Superconductive Magnets; How Do THEY Work?on October 24, 2011 at 12:00 am
So there was this video of some researchers at the Tel Aviv University of this really cool science trick, it went up on Youtube, and, of course, the internet went bonkers over it! Almost 5 million views in about a week! Craziness! And the science community just finds this hilarious. Well, that is, because it’s a relatively simple trick that most of us have probably seen in our science classes (maybe now… I don’t remember getting to witness anything that awesome in class).
But yeah, guys, science is darn cool! Literally! See, this trick is pulled off by taking a material (in this case, a thin sapphire disk) that is coated with something (a ceramic layer of yttrium barium copper oxide) that when chilled with a splash of liquid nitrogen, makes it a superconductor. Now, normal magnets give off a field (probability field) that would ordinarily just pass right through the disk. But when it goes superconductor, it bends this field around it, allowing it to levitate! That’s called the Meissner Effect. Now, the real trick is to get Quantum Locking to work (and no, not those Weeping Angels from Dr.Who). That’s where it holds its place in 3 dimensions. How this works, is that because the special coating is so super thin, it has little imperfections, magnetic soft spots if you will, that create “flux tubes” allowing bits of that magnetic field to pass through and “lock” the object in place!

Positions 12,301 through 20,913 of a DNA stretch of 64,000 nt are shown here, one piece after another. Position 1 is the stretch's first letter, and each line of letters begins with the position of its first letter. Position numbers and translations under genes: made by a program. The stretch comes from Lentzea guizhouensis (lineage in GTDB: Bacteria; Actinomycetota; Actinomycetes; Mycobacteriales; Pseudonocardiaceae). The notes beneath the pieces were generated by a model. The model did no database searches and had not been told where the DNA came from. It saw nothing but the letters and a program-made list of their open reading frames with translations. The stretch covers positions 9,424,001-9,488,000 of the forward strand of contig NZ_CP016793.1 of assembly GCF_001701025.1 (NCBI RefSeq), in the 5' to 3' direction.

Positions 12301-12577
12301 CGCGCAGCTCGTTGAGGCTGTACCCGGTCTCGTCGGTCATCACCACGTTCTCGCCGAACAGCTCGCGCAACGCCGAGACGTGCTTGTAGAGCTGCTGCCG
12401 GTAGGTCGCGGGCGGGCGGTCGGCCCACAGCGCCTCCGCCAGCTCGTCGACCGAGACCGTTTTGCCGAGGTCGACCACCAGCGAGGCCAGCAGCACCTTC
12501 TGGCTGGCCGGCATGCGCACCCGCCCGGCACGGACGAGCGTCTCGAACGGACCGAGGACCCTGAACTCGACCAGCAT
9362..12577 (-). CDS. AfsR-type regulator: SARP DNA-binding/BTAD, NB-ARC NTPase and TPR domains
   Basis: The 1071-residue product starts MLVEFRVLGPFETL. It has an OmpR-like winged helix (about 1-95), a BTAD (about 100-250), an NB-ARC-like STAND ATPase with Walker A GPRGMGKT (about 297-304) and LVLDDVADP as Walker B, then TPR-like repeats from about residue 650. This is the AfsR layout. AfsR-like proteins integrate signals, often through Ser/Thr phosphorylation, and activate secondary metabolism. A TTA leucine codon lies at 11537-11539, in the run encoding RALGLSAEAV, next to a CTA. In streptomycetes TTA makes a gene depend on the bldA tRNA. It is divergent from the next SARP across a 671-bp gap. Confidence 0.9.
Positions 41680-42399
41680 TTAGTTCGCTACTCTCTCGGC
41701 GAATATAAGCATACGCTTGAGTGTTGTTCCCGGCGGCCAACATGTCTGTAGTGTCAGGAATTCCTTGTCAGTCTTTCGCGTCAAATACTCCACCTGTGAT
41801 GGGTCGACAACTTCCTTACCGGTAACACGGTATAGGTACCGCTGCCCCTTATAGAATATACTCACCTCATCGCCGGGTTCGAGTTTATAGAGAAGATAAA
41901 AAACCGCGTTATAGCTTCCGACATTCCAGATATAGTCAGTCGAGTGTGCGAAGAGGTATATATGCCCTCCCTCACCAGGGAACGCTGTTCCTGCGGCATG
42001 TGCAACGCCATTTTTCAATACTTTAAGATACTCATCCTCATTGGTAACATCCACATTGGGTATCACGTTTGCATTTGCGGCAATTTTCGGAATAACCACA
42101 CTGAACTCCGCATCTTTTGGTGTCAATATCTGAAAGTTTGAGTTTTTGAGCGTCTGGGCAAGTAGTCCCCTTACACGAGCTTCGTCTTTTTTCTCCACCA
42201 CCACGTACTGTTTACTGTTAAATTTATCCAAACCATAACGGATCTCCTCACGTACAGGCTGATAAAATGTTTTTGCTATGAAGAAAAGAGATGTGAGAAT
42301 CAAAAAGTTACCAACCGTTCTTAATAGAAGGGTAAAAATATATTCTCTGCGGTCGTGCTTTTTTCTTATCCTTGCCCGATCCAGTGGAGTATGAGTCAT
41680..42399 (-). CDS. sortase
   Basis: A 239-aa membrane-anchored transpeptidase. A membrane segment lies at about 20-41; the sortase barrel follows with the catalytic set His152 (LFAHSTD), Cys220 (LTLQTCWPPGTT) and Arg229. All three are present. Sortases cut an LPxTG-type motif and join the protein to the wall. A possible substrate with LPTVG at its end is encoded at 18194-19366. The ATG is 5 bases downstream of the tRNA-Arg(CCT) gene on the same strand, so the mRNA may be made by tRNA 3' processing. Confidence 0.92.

Neat trick huh? Of course… if we were to see the stuff that’s a little more advanced, we’d either have our minds blown apart by the wow or think it’s just a bunch of CG effects. >)